Using a Content Editor Web Part to enforce vertical scrolling
- Create the initial web part. By default, it should expand to utilize as much vertical space as it needs.
- Edit the web part as usual. Under the Appearance category, set the "Height" property to the desired size.
Save the changes and view the page. It will appear just as before, but our desired size will be saved for later.
- One piece of information we’ll need to know is the HTML ID of the div containing our web part, which is in the format "WebPartWPQx", where "x" is a number. Finding this web part identifier in the page’s HTML allows us to write CSS for a specific section.
The easiest way I’ve discovered to find a web part’s ID is to view the page’s source (right-click, View Source) and to search for the string "<span>" followed by the web part’s title. In our example, we’ll search the page’s source for "<span>Sample Vertical List", which yields the following:
This shows the ID of our caption, and its number (3) tells us the ID of the web part we’re looking for (WebPartWPQ3). We’ll need this in step 7.
- Now, go to edit the page as normal. On the edit page, select "Add a Web Part".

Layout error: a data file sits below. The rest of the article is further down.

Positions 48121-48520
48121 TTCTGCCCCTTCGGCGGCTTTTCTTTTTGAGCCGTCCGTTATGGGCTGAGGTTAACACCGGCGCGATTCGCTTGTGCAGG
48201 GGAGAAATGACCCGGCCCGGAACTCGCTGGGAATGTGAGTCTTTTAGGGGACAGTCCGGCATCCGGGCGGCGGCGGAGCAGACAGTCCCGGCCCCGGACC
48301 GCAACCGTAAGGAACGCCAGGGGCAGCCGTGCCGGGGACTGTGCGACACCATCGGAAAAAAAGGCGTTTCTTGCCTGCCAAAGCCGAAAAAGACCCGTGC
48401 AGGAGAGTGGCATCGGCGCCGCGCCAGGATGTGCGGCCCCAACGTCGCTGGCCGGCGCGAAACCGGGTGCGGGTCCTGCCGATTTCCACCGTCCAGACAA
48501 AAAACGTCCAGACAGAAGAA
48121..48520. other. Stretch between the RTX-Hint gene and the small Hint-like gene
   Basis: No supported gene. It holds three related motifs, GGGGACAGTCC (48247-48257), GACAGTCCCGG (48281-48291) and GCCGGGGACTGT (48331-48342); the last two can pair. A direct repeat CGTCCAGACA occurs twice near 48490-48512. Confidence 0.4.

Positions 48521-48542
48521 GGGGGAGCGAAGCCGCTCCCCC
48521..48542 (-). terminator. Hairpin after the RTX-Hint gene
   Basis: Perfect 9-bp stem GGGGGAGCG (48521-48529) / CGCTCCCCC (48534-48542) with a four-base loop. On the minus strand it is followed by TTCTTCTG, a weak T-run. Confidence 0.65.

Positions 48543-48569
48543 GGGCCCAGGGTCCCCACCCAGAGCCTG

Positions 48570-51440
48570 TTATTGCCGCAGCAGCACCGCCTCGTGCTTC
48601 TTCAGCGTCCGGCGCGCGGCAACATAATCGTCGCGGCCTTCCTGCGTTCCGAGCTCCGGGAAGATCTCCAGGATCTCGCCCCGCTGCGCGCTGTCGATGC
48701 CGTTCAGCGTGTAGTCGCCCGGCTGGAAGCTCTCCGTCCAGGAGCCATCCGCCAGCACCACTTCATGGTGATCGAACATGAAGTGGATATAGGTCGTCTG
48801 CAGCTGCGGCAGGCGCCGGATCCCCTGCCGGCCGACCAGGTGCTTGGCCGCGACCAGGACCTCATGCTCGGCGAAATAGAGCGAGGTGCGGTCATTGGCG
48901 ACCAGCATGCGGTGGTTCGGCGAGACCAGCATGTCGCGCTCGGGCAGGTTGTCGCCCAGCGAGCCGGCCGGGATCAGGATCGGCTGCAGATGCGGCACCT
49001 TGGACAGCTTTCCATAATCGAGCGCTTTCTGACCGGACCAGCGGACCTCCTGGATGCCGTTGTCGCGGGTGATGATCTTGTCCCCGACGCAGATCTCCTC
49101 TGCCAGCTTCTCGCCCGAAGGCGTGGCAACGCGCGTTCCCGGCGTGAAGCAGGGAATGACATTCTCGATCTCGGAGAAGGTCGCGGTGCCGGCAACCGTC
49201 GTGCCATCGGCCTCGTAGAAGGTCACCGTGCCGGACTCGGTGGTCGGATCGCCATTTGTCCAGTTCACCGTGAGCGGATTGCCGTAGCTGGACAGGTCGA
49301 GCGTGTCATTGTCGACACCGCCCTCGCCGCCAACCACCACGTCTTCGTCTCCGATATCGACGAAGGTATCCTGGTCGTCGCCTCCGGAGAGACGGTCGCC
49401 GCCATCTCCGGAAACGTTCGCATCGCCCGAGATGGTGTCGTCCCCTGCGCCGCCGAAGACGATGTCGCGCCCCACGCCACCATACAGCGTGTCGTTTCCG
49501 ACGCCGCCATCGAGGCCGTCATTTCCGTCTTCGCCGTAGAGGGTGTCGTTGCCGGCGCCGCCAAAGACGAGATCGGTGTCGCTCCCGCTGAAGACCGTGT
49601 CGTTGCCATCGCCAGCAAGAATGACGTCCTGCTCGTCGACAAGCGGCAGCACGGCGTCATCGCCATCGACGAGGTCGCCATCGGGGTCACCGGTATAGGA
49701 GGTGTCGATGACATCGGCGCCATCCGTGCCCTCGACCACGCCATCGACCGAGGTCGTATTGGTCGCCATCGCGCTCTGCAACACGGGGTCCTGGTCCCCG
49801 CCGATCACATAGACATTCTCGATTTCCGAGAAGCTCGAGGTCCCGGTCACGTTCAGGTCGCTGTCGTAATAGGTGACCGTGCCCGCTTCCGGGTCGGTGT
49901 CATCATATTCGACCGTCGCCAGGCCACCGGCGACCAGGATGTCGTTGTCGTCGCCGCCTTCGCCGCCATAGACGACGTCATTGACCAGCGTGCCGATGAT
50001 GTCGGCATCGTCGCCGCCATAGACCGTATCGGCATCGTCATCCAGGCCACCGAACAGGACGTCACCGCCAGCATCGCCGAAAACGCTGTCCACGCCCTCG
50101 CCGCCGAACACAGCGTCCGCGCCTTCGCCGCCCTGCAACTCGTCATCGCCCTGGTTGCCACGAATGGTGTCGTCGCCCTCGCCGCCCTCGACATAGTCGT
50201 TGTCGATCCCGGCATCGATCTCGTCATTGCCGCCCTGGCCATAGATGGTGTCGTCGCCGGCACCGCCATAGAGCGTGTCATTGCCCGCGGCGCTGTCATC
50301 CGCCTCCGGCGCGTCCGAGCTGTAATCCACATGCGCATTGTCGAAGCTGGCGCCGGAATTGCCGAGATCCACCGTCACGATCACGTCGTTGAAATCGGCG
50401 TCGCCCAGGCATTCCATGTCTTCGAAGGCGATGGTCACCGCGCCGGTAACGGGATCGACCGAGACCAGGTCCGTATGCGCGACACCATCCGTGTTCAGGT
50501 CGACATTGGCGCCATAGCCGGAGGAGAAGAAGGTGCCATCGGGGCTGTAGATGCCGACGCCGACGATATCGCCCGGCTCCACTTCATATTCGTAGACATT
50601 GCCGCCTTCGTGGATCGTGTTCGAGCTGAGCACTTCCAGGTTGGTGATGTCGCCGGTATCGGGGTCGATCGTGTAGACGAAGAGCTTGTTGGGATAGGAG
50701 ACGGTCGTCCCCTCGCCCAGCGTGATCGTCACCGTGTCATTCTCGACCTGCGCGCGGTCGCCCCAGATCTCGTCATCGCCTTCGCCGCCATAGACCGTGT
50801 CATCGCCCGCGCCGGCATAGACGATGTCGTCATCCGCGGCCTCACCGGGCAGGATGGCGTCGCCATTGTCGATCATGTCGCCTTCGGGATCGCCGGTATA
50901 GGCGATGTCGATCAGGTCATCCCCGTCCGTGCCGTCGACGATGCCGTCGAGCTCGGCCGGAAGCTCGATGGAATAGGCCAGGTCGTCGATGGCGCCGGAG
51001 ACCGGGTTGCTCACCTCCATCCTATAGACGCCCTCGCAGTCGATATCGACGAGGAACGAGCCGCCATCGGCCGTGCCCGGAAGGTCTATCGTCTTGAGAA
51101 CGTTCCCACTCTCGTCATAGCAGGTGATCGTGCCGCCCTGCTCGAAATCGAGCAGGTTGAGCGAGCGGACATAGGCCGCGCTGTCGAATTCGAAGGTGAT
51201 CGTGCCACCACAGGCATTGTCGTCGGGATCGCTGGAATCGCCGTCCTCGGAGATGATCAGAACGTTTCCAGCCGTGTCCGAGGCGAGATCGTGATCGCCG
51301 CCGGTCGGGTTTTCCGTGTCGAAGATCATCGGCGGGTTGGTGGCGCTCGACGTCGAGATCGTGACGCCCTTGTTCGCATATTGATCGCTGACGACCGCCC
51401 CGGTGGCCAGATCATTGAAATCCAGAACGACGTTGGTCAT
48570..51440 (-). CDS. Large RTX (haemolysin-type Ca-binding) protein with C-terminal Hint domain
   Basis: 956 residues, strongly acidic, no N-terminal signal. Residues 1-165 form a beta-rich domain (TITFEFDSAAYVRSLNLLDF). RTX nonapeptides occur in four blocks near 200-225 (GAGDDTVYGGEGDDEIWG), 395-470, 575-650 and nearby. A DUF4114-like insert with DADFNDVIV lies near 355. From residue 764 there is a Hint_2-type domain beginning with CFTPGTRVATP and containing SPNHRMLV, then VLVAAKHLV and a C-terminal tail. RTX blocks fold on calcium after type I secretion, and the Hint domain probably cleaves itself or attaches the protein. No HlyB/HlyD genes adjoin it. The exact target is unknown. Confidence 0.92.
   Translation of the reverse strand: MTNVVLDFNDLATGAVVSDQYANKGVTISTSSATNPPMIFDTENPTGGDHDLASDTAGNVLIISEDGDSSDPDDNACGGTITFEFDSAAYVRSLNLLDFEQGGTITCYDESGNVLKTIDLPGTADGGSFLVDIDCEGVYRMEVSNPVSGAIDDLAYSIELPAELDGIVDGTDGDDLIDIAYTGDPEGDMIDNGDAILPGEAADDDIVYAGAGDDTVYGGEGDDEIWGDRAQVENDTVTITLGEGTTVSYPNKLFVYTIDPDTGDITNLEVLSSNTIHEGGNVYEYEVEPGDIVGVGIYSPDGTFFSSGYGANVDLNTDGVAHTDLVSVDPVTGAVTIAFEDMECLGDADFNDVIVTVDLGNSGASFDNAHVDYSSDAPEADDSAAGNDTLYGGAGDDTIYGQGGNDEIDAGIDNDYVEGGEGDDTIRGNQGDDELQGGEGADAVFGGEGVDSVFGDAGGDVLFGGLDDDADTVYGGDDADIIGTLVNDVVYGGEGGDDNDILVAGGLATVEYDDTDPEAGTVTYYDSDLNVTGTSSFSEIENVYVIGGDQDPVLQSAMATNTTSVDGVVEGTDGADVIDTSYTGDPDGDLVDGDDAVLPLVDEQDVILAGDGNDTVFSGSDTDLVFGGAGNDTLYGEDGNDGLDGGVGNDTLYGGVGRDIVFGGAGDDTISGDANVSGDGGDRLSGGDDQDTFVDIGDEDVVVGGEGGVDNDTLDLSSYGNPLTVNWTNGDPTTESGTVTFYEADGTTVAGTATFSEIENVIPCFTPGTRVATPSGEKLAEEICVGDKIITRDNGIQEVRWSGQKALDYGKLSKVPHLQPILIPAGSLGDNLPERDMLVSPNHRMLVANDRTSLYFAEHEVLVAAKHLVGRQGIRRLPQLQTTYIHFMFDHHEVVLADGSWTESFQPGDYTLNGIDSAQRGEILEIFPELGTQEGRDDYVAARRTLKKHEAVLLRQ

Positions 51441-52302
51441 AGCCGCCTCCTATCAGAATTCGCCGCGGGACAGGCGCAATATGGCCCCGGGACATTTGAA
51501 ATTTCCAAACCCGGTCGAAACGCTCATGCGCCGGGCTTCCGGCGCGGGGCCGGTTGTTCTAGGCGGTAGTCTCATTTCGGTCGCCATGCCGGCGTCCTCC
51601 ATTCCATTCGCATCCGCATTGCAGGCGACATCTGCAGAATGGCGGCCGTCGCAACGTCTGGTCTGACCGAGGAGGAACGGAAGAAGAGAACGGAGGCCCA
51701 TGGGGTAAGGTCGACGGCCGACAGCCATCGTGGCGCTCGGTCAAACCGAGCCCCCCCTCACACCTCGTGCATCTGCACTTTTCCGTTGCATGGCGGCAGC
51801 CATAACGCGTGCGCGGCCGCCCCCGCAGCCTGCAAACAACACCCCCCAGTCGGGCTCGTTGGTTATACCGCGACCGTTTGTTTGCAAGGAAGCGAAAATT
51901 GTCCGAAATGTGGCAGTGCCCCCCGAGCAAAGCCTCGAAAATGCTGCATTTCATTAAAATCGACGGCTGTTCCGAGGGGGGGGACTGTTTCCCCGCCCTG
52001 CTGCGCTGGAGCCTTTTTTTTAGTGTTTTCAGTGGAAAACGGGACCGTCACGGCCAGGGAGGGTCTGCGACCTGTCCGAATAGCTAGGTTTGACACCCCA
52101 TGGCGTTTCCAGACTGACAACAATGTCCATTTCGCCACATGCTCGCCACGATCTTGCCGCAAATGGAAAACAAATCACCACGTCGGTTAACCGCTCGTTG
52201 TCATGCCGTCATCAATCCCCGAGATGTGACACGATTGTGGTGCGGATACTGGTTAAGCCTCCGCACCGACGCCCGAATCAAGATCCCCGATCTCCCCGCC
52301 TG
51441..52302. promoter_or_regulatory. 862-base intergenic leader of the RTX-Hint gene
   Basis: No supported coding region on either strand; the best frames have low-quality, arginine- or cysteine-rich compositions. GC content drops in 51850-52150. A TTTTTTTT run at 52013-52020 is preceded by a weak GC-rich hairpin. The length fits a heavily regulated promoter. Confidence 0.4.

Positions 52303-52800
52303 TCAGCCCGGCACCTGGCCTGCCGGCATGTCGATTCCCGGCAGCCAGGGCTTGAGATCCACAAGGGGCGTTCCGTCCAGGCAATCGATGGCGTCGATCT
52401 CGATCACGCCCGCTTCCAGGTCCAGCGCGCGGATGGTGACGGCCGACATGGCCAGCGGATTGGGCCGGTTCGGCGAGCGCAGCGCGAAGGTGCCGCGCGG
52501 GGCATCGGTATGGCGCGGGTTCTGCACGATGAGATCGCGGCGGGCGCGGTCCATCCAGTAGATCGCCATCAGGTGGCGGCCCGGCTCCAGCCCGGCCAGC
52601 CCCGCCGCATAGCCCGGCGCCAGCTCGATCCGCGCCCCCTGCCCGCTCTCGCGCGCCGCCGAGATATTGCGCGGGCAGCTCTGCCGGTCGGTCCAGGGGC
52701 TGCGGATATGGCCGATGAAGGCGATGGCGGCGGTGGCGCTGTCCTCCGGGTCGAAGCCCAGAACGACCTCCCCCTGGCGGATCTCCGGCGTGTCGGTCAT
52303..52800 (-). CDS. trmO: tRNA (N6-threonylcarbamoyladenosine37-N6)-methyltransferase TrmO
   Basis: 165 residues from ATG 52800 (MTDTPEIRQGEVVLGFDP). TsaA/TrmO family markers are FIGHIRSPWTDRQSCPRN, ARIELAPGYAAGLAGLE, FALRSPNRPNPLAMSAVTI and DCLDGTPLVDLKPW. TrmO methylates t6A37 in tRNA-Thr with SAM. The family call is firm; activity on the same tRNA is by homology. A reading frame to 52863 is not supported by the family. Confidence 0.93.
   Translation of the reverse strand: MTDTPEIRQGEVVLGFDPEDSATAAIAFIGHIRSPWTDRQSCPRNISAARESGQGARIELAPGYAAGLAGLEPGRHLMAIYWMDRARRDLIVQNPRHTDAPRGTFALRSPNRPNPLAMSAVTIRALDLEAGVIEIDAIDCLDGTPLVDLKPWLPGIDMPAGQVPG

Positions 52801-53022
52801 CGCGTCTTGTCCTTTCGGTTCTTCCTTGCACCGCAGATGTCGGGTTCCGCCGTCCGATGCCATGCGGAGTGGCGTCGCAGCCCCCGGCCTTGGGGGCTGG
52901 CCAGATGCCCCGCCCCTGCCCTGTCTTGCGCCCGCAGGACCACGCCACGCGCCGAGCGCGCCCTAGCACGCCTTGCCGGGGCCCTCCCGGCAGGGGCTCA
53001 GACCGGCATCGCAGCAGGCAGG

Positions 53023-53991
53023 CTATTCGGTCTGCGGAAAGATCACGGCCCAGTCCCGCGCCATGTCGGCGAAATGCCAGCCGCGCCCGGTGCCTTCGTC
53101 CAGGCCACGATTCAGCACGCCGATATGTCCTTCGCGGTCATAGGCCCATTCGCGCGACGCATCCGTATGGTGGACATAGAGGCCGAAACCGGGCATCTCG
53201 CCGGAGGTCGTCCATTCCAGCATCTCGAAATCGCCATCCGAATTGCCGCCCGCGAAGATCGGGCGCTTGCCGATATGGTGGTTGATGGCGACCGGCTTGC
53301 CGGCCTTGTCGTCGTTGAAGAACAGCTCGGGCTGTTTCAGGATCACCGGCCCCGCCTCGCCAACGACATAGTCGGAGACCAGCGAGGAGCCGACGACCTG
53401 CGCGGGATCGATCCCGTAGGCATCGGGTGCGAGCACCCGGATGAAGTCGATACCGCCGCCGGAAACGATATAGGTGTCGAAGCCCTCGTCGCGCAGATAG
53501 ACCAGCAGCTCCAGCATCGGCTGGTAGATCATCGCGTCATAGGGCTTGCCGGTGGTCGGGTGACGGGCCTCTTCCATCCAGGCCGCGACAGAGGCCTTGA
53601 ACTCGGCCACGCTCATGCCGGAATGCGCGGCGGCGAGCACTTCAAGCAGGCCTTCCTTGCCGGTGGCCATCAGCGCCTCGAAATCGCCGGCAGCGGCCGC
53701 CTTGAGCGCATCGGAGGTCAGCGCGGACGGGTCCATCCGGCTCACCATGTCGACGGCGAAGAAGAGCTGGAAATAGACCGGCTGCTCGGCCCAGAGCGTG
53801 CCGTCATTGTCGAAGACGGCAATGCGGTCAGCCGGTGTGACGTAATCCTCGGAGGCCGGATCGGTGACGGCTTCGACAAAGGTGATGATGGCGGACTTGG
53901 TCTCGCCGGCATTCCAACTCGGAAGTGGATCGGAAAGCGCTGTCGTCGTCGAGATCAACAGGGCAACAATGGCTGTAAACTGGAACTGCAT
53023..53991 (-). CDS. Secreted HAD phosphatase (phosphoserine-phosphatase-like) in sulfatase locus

- Under Miscellaneous, select "Content Editor Web Part". This web part allows you to insert pure HTML into the source of a given page.
- Modify the shared web part. From the tool pane, select "Source Editor…"
- Enter the required HTML to change the desired web part’s style. In this case, we’re going to insert a CSS style block to override the default behavior for a given web part. If our web part has an ID of WebPartWPQ3 (as found in step 3), we’ll add:
You could alternatively set the property to "scroll" instead of "auto" if you’d like both horizontal and vertical scrollbars to appear regardless of height.
- While still editing this web part, set its "Hidden" property to true (found under the Layout category). This is to prevent users from seeing a "Content Editor Web Part" when viewing the page. The custom HTML will still function.
- Upon saving your changes, the web part should now display with its fixed height and scrollbar when needed.
- In order to adjust the height, repeat step 2.
This process is probably a bit involved for what seems like a simple requirement. Microsoft should have anticipated users’ needs and manually set the overflow property instead of deferring to the browser’s default behavior. Hopefully this limitation is addressed in a future version of SharePoint.